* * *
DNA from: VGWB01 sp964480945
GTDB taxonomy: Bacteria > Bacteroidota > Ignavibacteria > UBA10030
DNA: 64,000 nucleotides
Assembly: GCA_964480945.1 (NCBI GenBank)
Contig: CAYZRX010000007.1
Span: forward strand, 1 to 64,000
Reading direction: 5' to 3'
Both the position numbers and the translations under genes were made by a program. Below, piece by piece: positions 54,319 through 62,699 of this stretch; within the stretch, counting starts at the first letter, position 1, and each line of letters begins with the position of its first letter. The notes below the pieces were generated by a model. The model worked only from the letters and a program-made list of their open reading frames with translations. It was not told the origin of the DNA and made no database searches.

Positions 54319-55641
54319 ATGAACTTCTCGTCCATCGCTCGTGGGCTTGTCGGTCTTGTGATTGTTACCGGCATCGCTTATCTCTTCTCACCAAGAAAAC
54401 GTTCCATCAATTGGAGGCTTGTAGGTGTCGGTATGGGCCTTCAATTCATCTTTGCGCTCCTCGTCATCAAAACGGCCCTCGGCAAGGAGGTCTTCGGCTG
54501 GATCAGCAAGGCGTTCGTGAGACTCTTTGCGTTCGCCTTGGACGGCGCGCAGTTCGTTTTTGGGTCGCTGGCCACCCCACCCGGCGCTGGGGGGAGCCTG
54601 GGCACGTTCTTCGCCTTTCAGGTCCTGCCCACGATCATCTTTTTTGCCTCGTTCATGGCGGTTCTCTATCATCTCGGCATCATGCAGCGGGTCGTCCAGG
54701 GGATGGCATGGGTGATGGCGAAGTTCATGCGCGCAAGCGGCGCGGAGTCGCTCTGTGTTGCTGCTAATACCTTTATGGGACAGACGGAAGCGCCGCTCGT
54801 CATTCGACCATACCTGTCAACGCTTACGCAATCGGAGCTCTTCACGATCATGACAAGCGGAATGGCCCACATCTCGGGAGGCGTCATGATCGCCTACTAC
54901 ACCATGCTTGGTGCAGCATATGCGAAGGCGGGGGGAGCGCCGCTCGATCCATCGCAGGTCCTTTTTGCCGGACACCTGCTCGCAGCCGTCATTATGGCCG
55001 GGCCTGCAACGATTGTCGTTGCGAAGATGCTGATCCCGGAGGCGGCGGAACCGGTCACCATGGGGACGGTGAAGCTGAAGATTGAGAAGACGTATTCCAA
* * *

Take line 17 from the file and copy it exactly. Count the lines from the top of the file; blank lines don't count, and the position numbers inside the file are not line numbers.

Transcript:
55001 GGCCTGCAACGATTGTCGTTGCGAAGATGCTGATCCCGGAGGCGGCGGAACCGGTCACCATGGGGACGGTGAAGCTGAAGATTGAGAAGACGTATTCCAA